Social origins, academic strength of school curriculum and access to selective higher education institutions: Evidence from Scotland and the USA

AQMeN researchers Adriana Duta, Brian An and Cristina Iannelli have published a paper in The International Journal of Higher Education.

This paper analyses the role that different components of the academic strength of the secondary-school curriculum (i.e. number, subjects and grades of advanced academic courses) play in explaining social origin differences in access to prestigious universities (but also to other higher education institutions) in Scotland and the USA. A central aim of the paper is to investigate whether the mechanism behind the studied patterns of inequality differs depending on the characteristics of each educational system. Our results show pronounced social class gaps in entering top higher education institutions in both Scotland and the USA. Academic curriculum plays an important role in explaining these social class differences in both countries. However, while in Scotland type of subjects taken at an advanced level is the strongest mediator for the identified social class differences, in the USA, number of advanced subjects is the strongest. Moreover, taking into account the three academic components combined entirely explains the social class differences in Scotland. Considerable inequalities which are not explained by the strength of academic curriculum remain in the USA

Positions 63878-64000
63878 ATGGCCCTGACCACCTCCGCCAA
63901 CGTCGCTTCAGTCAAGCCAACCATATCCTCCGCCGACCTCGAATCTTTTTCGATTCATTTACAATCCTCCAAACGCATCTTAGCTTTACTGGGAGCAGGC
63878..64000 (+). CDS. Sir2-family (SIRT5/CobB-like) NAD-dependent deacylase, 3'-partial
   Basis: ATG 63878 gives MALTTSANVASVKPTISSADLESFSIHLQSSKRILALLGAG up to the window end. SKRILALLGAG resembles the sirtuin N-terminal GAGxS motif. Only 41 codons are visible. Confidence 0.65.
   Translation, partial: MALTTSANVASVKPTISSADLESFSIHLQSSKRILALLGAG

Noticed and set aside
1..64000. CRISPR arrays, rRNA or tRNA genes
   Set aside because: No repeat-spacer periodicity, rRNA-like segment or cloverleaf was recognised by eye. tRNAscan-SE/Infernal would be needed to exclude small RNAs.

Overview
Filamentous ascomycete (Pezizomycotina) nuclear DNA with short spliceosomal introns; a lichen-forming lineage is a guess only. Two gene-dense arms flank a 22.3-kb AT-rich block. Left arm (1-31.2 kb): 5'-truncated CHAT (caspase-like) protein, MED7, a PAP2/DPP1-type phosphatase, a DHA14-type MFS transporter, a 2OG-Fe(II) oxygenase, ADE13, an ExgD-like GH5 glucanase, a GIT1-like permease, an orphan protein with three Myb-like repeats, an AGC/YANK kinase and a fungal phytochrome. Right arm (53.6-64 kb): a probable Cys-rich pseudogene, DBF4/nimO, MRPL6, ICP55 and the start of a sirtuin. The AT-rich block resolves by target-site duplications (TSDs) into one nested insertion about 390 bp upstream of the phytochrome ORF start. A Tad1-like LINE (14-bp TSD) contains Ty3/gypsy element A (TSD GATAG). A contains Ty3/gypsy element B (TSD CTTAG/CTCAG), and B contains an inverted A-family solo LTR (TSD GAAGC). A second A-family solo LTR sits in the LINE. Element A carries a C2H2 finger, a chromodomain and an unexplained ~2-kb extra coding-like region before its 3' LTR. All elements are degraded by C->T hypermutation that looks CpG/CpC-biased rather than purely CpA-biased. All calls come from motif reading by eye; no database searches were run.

You can view this article on-line at this link.

Date: Monday, July 17, 2017
Authors: Adriana Duta, Cristina Iannelli, Brian An
Journal: The International Journal of Higher Education
Publisher: Springer Link
Pages: 1-16
DOI: 10.1007/s10734-017-0166-5